One of the really attractive things about the N900 is the possibility of customising it. You see, I’m a bit of a geek at times. A nerd, if you will. And the idea of being able to tweak the way my phone works appeals to me, whether it be in fixing a bug I find in an app or out-and-out writing a new one for something the manufacturer hadn’t though of (and I think a lot of the iPhone’s appeal to geeks is represented by that too, app store policy issues aside). But that’s not an option on symbian. First off, well, programming for symbian is fairly horrible; and secondly, you’d need the source code to the app which most companies aren’t going to provide without a rather large chunk of change.
But the N900 runs linux and therefore it should be really easy to code for (if you’ve written code on linux before). And since Python is one of the easier ways to write an application, I wondered how long it would take me to get up and running with Python on the N900, from nothing installed through to getting “Hello, World” running. So here’s how it went. Read more
For example, bootup speed. The tech specs say the E71 should take longer to get from cold to ready with it’s ARM11 processor clocking in at 369MHz to the N900’s 600MHz. In practice, however, the N900 from turn-on to entering the PIN takes 23 seconds versus 25 for the E71; but from turn-on to ready to being ready to make/receive a call, both phones take an almost identical time of 50 seconds (to within a second). So let’s look at the devices in real life usage.
The quality of the screen is far lower on the E71. For icons and the like, it’s not something you’d notice, but for any kind of complex graphic (like an image), and especially when looking at both screens side-by-side, it’s very obvious that the N900 is far superior to the E71 here.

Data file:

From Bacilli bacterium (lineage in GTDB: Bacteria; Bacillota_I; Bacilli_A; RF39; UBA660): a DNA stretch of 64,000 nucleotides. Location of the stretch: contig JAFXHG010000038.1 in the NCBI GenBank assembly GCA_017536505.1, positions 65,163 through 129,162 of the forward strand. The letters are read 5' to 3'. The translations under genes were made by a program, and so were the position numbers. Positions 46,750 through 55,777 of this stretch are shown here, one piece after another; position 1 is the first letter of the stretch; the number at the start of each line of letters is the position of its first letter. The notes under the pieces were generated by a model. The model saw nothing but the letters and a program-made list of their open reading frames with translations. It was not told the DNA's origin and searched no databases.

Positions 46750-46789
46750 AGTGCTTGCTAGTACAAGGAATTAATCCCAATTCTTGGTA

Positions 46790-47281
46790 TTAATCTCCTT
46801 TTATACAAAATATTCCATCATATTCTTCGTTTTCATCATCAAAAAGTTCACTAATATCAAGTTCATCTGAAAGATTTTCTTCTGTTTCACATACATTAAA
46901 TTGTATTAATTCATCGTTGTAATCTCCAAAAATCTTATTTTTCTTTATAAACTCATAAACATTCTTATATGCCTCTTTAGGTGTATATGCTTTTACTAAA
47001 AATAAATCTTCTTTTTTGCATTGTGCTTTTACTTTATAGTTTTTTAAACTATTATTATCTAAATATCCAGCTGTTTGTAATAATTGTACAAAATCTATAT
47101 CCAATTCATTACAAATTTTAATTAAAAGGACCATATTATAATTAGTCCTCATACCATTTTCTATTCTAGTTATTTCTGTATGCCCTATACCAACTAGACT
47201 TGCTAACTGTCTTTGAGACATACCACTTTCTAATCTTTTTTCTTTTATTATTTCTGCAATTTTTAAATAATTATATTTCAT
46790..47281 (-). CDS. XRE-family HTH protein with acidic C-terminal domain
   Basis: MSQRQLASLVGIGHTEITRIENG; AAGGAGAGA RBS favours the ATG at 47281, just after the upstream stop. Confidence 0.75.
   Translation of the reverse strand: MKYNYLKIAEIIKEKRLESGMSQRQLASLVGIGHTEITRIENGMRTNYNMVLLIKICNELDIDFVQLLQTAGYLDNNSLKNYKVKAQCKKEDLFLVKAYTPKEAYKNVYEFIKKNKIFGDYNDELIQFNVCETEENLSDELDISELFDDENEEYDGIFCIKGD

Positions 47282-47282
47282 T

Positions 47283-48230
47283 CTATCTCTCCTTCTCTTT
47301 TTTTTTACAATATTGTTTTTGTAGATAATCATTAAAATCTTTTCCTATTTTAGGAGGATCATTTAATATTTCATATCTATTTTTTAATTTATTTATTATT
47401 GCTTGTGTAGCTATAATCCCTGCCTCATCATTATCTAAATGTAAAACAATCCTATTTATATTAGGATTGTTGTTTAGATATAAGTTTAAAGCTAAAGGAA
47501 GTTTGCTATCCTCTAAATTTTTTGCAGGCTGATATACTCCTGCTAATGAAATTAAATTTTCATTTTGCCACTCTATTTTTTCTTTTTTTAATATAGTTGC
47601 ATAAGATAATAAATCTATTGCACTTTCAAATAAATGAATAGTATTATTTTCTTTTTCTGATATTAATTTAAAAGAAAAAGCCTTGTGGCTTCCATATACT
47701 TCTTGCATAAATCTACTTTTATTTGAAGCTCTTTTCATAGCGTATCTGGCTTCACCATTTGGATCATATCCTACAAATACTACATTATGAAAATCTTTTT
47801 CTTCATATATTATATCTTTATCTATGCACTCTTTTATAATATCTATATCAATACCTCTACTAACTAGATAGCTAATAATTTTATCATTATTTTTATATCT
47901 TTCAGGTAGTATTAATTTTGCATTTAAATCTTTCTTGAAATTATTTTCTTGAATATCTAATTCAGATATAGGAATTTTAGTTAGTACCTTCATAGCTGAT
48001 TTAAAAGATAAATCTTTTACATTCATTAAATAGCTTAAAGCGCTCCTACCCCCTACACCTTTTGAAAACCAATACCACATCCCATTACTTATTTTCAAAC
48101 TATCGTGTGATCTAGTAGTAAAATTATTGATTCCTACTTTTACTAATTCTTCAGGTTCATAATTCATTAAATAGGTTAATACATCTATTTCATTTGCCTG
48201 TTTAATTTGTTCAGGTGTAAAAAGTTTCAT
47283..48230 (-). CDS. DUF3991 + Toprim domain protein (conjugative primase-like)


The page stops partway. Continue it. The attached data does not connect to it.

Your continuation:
In terms of ease of use… well, I’m not yet quite ready to call that one. The N900 feels more awkward for tasks common to both phones like making phone calls, or twittering; but I’m not fully used to the N900 yet, it’s hampered by the problem I’m having with it with bug 6063 (more on that later) and it uses different twitter clients (Gravity on the E71 is far more polished than Witter on the N900 at the moment; however that probably will change with more development time). Overall, it feels more like the E71 is more autonomous as a device, while the N900 is more reactive; but I want a few more days to get used to the N900 to be sure it’s the device and not the user.
The by-now-traditional thing to do when you get a relatively new piece of kit like the N900 is to do an unboxing post. Granted, Engadget have done the ultimate N900 unboxing and since this wasn’t a special developer edition I can’t even get close, but that’s no excuse not to do an unboxing post anyways!
First off, kudos again to DHL for having the common sense to chuck the parcel on the ferry rather than sit back and let stuff pile up while they wait for Iceland to stop erupting:
A bit of ripping and tearing later (well, it had sat on my office desk taunting me all day long)…
Just saw the n900 in the wild. So want one. Lovely looking thing.
Got into a brief twitter chat with @abetson about it, and thought that was the end of it. But later that day, I got a facebook message from Paul at WOM World Nokia:
I noticed your tweet this morning and to put it simply would love to offer you a two week trial of the N900. Reading through your blog it seems you are the perfect man to put this device through it’s paces. It’d be great for us to share your honest feedback (good and bad) and experiences with our network via WOMWorld Nokia.
If you’re interested you can email me back at <snip!> so I can answer any questions you have and give you more details.
(for the record we pay all postage costs)
Looking forward to hearing from you
My first thought was it had to be a scam, but it turned out to be on the level, and we talked about what was expected, which turns out to be very little, they really do seem to be doing this right. You agree to trial the phone, and hand it back in a fortnight, they pay all the shipping costs, and they basicly just hope you write about the phone. There’s no contractual obligations (bar taking reasonable care of the phone and handing it back at the end of the trial). You’re not censored, there’s no requirement even to mention you’re doing it (though they hope you will). They even have a google maps mashup showing who’s done trials with the phone in your area:
And hey, noone’s done this in Ireland yet and who can refuse to be the first? 🙂 So I agreed to do the trial, Paul dropped the phone in the post the next morning and DHL took it from there. So get ready for a few posts on the new N900 over the next few days, starting with the traditional unboxing post.
Kudos to DHL by the way – Icelandic volcano? What Icelandic volcano? 😀